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FIA reject Lewis Hamilton’s criticism of ‘biased’ stewards

Lewis Hamilton’s accusations of possible bias among race stewards has provoked a quick response from the FIA.

The Mercedes man spoke on Wednesday about a lack of diversity in the stewards’ room, calling for more female representation among those in the hotseats, adding that it “would be awesome to have a male and female as the two race directors.”

However, he also added his claim that some individuals currently in position failed to always take an objective view on situations, allowing their personal feelings for drivers to get in the way of applying regulations.

“We need to make sure we’ve got non-biased stewards,” he said. “Race drivers, some are very, very good friends with certain individuals, some travel with some individuals, take a more keen liking to some.”

But the FIA rebutted his claims and backed the “independent” approach taken by all officials who partake on race days.

“The FIA is proud of its global stewarding pathway that connects and develops the most talented stewards from across motor sport,” the organisation told the Press Association.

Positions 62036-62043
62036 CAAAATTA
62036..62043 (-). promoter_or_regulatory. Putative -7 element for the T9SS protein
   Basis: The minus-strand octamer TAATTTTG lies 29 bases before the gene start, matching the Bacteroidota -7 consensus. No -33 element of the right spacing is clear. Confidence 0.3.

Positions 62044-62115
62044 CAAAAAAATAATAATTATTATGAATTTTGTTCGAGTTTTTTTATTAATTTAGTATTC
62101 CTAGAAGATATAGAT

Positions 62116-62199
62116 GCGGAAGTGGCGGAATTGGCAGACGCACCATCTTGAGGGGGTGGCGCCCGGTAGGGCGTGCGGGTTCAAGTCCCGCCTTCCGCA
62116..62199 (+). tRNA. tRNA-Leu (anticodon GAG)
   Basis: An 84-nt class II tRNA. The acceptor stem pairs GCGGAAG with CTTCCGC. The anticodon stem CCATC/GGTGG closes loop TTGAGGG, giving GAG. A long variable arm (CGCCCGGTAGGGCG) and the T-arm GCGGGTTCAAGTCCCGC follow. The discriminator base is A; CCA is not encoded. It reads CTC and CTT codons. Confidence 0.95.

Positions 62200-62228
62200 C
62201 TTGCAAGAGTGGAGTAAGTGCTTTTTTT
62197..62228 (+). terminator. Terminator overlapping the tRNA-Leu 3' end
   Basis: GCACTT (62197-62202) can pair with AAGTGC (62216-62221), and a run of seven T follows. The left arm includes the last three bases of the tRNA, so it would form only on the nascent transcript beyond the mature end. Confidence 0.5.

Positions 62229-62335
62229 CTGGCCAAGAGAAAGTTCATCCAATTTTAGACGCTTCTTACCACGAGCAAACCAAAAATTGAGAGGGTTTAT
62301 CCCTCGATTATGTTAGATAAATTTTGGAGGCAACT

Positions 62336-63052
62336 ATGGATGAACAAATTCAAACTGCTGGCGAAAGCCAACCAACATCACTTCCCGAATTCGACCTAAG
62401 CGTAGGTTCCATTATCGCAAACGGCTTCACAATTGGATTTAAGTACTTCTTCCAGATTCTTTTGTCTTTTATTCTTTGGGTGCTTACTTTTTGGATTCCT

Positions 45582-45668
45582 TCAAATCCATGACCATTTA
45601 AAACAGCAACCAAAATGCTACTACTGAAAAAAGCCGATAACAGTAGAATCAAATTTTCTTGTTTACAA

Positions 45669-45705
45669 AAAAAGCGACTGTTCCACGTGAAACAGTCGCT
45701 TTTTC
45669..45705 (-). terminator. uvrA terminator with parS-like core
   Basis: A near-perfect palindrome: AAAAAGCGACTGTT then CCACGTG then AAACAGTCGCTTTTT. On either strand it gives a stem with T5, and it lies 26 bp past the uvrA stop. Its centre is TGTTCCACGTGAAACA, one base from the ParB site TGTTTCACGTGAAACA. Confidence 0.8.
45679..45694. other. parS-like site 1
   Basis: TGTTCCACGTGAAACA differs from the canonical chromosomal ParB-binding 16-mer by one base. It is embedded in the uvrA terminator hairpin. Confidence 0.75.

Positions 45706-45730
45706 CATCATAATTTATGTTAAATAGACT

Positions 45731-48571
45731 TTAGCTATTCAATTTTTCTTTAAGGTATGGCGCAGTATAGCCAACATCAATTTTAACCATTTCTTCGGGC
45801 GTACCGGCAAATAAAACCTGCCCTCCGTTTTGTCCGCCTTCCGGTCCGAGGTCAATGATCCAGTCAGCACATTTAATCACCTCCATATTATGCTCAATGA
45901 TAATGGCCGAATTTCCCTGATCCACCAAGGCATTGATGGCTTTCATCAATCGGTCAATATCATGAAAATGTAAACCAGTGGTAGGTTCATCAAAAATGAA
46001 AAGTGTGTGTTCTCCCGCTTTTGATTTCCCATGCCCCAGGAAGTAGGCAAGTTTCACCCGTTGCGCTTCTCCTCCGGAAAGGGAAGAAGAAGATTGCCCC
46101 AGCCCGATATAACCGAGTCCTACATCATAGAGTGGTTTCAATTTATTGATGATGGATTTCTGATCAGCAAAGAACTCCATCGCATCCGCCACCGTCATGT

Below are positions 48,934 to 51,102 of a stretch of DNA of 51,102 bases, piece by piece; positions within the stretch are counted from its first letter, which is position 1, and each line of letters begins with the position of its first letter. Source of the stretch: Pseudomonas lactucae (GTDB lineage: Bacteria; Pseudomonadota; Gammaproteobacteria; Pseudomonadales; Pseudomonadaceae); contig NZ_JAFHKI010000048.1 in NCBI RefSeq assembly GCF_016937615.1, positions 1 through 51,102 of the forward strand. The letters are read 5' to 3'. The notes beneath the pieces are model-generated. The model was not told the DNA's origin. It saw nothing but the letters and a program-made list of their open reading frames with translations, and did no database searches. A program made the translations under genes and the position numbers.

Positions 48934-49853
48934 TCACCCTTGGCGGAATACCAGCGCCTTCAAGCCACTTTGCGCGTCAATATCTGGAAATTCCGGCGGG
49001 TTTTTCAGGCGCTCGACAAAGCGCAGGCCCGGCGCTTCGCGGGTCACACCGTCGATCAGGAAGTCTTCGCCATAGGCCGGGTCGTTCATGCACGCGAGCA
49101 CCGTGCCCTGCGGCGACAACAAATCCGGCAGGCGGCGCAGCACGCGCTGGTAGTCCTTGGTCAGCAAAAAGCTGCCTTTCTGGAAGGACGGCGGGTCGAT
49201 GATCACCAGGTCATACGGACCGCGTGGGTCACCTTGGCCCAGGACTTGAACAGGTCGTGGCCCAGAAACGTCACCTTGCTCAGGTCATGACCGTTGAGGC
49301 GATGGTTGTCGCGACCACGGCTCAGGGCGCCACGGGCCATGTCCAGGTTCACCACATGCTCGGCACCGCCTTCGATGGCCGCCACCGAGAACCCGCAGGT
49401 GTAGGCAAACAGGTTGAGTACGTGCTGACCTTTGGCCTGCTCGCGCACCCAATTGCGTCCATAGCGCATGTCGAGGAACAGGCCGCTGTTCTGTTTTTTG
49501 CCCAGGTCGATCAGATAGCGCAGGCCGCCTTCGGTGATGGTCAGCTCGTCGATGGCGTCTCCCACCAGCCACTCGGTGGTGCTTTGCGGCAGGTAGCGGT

“This has resulted in a strong, independent and experienced group of officials who carry out their work with impartiality and the utmost professionalism.”

Mercedes team chief Toto Wolff also played down Hamilton’s comments, while Red Bull counterpart Christian Horner noted that decisions going against teams was simply part of the sport, rather than because of any bias.

“I think we need professionalism in the stewards’ room,” said Wolff. “I don’t think there is a conscious bias, to be honest. It’s intelligent people.”

“We’ve all been on the receiving end of stewards’ decisions that we’ve been unhappy about,” Horner added.

“I would agree with Toto that I don’t think there’s an intended bias. I’m not aware of any stewards travelling with drivers to races.”

Horner further pointed to FIA president Mohammed bin Sulayem’s restructuring of race-day protocols when it came to decision-making, saying “better infrastructure for clearer decisions with clear regulations is something that should be strived for” in Formula One.

Hamilton also gave his backing to the team behind his Mercedes car, insisting they would deliver another vehicle capable of winning the championship, after he was pipped to last year’s title by Max Verstappen in the final lap in the controversial Abu Dhabi Grand Prix.

The British racer also said he supports the decision of drivers to no longer take a knee before races.

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